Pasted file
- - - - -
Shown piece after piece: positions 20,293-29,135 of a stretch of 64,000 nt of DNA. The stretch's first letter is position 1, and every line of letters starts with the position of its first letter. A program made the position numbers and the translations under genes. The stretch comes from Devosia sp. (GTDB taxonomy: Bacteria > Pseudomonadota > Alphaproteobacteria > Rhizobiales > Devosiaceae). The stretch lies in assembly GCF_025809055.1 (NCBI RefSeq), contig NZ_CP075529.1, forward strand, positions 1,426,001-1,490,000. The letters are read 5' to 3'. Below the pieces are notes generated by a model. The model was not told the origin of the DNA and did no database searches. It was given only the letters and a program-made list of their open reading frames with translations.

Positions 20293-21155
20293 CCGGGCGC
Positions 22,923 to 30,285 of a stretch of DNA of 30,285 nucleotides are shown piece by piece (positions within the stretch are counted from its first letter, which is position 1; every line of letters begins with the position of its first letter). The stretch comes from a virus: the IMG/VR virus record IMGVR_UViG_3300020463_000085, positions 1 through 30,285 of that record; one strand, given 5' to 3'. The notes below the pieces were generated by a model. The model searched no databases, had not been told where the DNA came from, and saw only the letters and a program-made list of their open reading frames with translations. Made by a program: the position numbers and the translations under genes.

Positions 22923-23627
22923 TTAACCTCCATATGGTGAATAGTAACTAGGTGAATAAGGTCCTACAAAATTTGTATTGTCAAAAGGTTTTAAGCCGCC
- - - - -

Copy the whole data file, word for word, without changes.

Shown piece after piece: positions 20,293-29,135 of a stretch of 64,000 nt of DNA. The stretch's first letter is position 1, and every line of letters starts with the position of its first letter. A program made the position numbers and the translations under genes. The stretch comes from Devosia sp. (GTDB taxonomy: Bacteria > Pseudomonadota > Alphaproteobacteria > Rhizobiales > Devosiaceae). The stretch lies in assembly GCF_025809055.1 (NCBI RefSeq), contig NZ_CP075529.1, forward strand, positions 1,426,001-1,490,000. The letters are read 5' to 3'. Below the pieces are notes generated by a model. The model was not told the origin of the DNA and did no database searches. It was given only the letters and a program-made list of their open reading frames with translations.

Positions 20293-21155
20293 CCGGGCGC
Positions 22,923 to 30,285 of a stretch of DNA of 30,285 nucleotides are shown piece by piece (positions within the stretch are counted from its first letter, which is position 1; every line of letters begins with the position of its first letter). The stretch comes from a virus: the IMG/VR virus record IMGVR_UViG_3300020463_000085, positions 1 through 30,285 of that record; one strand, given 5' to 3'. The notes below the pieces were generated by a model. The model searched no databases, had not been told where the DNA came from, and saw only the letters and a program-made list of their open reading frames with translations. Made by a program: the position numbers and the translations under genes.

Positions 22923-23627
22923 TTAACCTCCATATGGTGAATAGTAACTAGGTGAATAAGGTCCTACAAAATTTGTATTGTCAAAAGGTTTTAAGCCGCC